of unfamiliar behaviors that middle class teachers find baffling. As
a teacher's understanding of language registers, hidden rules and support
resources grow, so, too, does her understanding of her students - past,
present, and future.
Daily, students are plucked from homes subsisting
in generational poverty and plopped into schools functioning according
to middle class rules. To better understand the disequilibrium created
by crossing social boundaries, Payne offers a "little quiz" about surviving
in the various social classes. This creates a monumental reference point
as teachers contemplate poor students trying to function in a "middle class
world" using their own rules.
Payne's book does not advocate or even propose
that educators should attempt to change the social class of students;
rather, she asserts that through understanding and specific instructional
practices, teachers can empower students to choose behaviors and responses
appropriately and discriminately. Payne describes why and how teachers
should build meaningful relationships with students from poverty. Payne
explains the importance of and techniques for teaching skills typically
not taught at home. Payne emphasizes that educators must
teach the hidden rules to low income students. When teachers understand
generational poverty and its impact on student achievement, they are
able to empower students with the skills necessary to operate effectively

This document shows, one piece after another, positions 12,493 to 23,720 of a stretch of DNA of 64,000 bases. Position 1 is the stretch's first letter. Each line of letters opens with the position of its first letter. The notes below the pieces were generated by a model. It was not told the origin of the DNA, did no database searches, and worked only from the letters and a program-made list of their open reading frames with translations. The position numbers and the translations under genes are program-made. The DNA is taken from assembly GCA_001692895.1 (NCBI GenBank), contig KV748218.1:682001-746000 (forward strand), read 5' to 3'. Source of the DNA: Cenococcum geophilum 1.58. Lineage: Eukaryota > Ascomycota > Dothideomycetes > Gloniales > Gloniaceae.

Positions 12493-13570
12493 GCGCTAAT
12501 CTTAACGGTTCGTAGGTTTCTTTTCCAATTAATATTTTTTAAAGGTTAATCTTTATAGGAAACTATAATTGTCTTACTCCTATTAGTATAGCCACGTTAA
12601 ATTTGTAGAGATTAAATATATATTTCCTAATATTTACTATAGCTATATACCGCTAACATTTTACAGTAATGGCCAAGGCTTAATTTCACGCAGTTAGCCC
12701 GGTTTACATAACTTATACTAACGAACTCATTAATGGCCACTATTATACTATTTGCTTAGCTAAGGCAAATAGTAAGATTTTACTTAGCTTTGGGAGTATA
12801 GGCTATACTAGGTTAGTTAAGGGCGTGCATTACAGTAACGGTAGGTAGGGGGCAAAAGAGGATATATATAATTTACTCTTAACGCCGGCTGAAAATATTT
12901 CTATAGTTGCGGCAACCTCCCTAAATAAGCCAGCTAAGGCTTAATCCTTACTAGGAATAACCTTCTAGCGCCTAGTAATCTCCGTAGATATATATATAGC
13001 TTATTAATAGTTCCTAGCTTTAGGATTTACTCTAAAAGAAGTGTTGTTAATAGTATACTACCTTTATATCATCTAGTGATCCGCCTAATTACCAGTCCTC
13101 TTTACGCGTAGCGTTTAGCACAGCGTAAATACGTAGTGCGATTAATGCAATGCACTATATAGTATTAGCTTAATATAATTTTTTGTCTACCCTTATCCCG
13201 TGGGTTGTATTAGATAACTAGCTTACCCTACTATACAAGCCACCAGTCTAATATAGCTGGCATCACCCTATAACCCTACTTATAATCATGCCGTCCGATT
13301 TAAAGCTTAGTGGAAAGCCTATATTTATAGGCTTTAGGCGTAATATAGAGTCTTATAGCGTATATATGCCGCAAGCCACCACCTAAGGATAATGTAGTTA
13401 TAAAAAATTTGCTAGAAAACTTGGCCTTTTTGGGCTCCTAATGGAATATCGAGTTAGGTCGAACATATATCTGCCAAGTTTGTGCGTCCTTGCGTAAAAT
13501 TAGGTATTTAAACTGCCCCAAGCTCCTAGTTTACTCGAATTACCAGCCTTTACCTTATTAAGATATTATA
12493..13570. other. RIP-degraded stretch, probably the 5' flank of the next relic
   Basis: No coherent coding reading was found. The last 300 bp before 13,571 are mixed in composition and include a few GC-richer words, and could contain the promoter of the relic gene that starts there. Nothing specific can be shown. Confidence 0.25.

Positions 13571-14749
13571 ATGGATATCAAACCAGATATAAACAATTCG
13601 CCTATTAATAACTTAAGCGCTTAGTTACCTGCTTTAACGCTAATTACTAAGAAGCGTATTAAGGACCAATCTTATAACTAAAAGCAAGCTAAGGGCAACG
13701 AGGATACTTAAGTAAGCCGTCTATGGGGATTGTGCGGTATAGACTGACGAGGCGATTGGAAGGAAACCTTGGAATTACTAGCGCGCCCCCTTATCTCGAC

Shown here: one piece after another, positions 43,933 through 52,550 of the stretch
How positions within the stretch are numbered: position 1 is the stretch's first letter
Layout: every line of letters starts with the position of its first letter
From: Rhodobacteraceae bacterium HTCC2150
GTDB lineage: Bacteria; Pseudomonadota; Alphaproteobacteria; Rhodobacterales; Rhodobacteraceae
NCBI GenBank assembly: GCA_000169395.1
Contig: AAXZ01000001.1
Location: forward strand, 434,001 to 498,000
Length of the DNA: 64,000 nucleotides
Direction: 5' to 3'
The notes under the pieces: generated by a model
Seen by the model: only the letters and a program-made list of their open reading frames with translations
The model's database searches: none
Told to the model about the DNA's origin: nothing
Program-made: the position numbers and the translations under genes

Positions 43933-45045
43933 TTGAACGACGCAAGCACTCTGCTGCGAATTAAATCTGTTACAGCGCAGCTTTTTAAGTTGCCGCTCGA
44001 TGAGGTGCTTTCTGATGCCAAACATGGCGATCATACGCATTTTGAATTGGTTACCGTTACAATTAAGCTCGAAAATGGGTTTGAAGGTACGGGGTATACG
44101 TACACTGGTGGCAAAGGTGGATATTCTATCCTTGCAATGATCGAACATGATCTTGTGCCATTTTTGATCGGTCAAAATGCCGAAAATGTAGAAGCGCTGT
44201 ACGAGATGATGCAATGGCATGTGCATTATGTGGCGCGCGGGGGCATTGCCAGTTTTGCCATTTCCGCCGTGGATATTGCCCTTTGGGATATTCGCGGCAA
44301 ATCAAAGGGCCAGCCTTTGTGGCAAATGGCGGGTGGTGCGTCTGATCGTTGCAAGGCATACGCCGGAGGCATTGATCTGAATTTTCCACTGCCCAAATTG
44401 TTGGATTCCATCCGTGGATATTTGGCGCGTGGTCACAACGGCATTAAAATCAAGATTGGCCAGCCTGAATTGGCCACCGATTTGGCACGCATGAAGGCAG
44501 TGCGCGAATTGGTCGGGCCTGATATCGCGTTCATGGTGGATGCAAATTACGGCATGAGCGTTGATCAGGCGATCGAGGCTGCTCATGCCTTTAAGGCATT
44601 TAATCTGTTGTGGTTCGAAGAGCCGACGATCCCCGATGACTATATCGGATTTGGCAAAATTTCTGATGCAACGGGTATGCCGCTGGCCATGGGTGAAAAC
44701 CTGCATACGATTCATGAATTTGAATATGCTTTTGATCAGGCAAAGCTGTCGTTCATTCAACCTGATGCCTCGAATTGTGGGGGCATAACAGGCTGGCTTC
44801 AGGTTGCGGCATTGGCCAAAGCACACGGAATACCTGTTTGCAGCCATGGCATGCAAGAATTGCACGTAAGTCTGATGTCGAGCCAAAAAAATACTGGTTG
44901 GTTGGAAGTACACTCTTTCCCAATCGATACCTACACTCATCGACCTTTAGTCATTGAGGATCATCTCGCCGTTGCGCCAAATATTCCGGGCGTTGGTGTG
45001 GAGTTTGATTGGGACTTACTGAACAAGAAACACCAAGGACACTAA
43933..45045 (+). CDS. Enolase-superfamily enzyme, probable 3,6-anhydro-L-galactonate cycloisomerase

across social boundaries.
Methods that Matter: Six Structures for Best Practice Classrooms
By Harvey Daniels and Marilyn Bizar
Stenhouse Publishing/259 pages/1998
"Genuine Best Practice embraces certain educational
ideas and activities, while clearly ruling others out. It has a deep basis
in research, in the study of child development and learning, in the history
and philosophy of American education. Best Practice, under other older
names, has a long and distinguished pedigree and is manifested through
a limited and distinctive set of classroom practices (2)."
Thus reads a portion of the introduction to
Methods that Matter, one of the latest writings to emerge from
the Best Practices movement. Need a good reason to read yet another methods
book? Well, perhaps one of the strongest reasons to read this book is
that it actually comes from former public school teachers - the authors
presently teach at the Center for City Schools of National-Louis University
Rather than simply prescribe what teachers
should be doing in the classroom, Bizar and Daniels spent considerable
time researching and contemplating what was and was not happening
in the most effective classrooms. They then eliminated the rigmarole to
recommend six methods that effective teachers use to create student-centered,
authentic, challenging classrooms.
Following the introductory chapter, each subsequent
chapter deals with one of the six methods fundamental to effective classroom
practices: (1) integrative units, (2) small group activities, (3) representing
to learn, (4) classroom workshop, (5) authentic experiences, and (6) reflective
assessment. Each chapter is rich with anecdotal notes and teacher-authored
illustrations that cross curriculum and grade levels.
Sensible and authentic, this book boils down
excess theory, leaving teachers with sound philosophy and practical applications
of essential methods- with no stone unturned. Including issues such as
time management, instruction, materials, and last but not least, students
- this book covers how to organize a Best Practices classroom.